The selection of Jalyn Holmes was a bit polarizing among Vikings nation. First, Rick Spielman traded out of the third round, which spawned some groans. Then he took a step further by drafting the tweener defensive end who had modest production at Ohio State.
But Spielman came out quickly and made his feelings clear:
“You can’t teach that length,” he said. “You can’t teach that athleticism. …We want to continue to develop inside pass rush.”
There was better pass rush talent on the board, there were better pure defensive tackles on the board. But with Holmes, Rick Spielman chose to pursue a ball of clay, one that could be molded into something he has only been in spurts. And based on Spielman’s post-draft comments, it appears that will be as a three-technique defensive tackle.
The upside of this move is intriguing. Holmes has great size and length to rush the passer, but lacks typical edge athleticism and speed. He does, however, have unexpected strength and heavy hands. Plus, he is already 275-ish pounds with the frame to add even more weight. Physically, the move inside makes sense.
Holmes also has experience rushing the passer from inside. Ohio State utilized a “Rush Man” package with all defensive ends on the line of scrimmage. As one of their biggest ends, Holmes was typically tasked with getting interior pressure. That experience coupled with the Vikings’ lack of depth inside gives credence to the position change.
However, Holmes did not enter the draft as a tackle, but as an end. His whole college career, he was an end and his style and technique match that role. As such, there are things the Vikings’ coaching staff will have to work with Holmes to ensure a successful transition.
Let’s go to the tape to see how Holmes as a defensive tackle can work.
This is a good foundation to build on. Holmes (11) uses his long arms very well. Though he does not get to the quarterback on this play, it is a good example of how, even on the edge, he is able to keep separation and clear the lineman’s hands.
On the edge, Holmes has decent burst off the line. When bumped inside, however, it is a little less explosive. Despite having his hand on the ground in the three-technique, he stands pretty tall out of his stance and attacks the A-gap blind. This is essentially an edge rush style moved in a couple of feet. Holmes will have to alter his anchor, dropping his weight more and leading with his hands and his head up. A speed rush like this works with a quicker get-off, but Holmes’ is only adequate in this clip.
This second clip is better. He (working 72) is quick off the snap with a lower anchor, which allows him to put the move on and sink around the corner.
Speaking of which, Holmes already has a couple of go-to moves that have proven to work out of the three-technique. In the above clip, he gets a first punch to set up a nice swim. Below (working 74), he fires a little high, but his quick punch sets up the spin nicely. Were it not Baker Mayfield at quarterback, he may have had a sack.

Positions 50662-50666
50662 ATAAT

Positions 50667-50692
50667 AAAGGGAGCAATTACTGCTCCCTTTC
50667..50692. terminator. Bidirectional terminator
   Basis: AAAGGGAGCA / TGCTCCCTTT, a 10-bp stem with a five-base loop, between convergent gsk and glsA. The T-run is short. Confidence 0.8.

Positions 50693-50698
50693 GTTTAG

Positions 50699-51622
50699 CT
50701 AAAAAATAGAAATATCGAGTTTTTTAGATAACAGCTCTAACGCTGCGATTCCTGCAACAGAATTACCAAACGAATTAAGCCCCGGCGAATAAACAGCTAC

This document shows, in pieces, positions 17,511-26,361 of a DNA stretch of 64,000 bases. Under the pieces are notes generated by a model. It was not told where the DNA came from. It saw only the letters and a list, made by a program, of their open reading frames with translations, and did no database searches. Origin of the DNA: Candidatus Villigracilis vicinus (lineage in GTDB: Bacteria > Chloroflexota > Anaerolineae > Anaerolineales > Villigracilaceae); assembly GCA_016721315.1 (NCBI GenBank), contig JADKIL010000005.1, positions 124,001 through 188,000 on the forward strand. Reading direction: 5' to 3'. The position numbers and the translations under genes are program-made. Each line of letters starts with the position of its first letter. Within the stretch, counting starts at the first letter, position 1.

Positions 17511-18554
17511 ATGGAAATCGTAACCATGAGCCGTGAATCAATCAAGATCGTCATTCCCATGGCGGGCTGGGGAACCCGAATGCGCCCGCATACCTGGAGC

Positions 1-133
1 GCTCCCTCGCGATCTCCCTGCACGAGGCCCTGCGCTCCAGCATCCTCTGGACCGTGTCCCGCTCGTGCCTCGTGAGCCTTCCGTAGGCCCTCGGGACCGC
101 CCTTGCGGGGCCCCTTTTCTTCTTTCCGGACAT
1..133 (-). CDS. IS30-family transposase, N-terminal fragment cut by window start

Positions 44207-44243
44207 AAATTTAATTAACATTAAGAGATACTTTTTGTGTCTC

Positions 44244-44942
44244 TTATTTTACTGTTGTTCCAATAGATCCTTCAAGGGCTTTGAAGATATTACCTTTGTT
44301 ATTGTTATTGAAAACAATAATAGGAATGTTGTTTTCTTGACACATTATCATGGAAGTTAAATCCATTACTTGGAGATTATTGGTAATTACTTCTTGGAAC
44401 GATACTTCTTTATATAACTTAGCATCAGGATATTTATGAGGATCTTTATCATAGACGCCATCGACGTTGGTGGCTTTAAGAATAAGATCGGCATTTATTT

Speed to Power
We have not seen a lot of pure bull rushes from Holmes on the inside, because his general philosophy as an interior pass rusher was “I’m quicker than any guard so that’s how I will beat them.” On the outside, his power rushes involve more hands than legs. But there is some optimism that Holmes can be a competent bull rusher, so long as he develops better habits with his pad level. When he properly sinks his hips and drives with his legs, he is able to push the pocket with solid speed-to-power conversion. It is not yet his natural pass rushing method, but the potential is there.
Holmes length and strength will immediately work in his favor on the inside, but he will have to alter technique a little bit. Assuming he adds 10-to-15 pounds, he will be able to at least stand his ground to find the football on the (presumably rare) instances where he is on the field in run defense. The point of contention with him early on will, again, be how he attacks the first moments off the snap.
Holmes (working 72) is a little slow out of his stance in this clip, and subsequently stands and receives the block, rather than reacting and attacking. He is strong enough to not be blown back, but the initial hole is right under his man, so he loses a playmaking opportunity.
It is a cliche term, but NFL tackles can make a lot happen simply through effort. Most snaps, while the play is alive, Holmes stays active. In the below clip, he continually fights one of the nation’s best tackles, Orlando Brown, now with the Ravens. Though he is stonewalled initially, he does not give up on the play and eventually makes a first down-saving tackle on Mayfield.
The theory with Holmes is that, at the very least, he can take on the passing down three-technique role Brian Robison has held. But there also appears to be hope that Holmes can become more than that. Beyond Sheldon Richardson, the Vikings have a lot of questions at three-technique. If Holmes can become a multiple-down answer with versatility, it would take a lot of pressure off of Richardson and Linval Joseph.
The questions are twofold: Can he add some weight and can he alter his style to fit the defensive tackle mold. This is certainly not a one-year project. Holmes may not crack the rotation until 2019. But the potential is there and the switch in position helps both Holmes’ chances in the NFL and the Vikings at a position of need.
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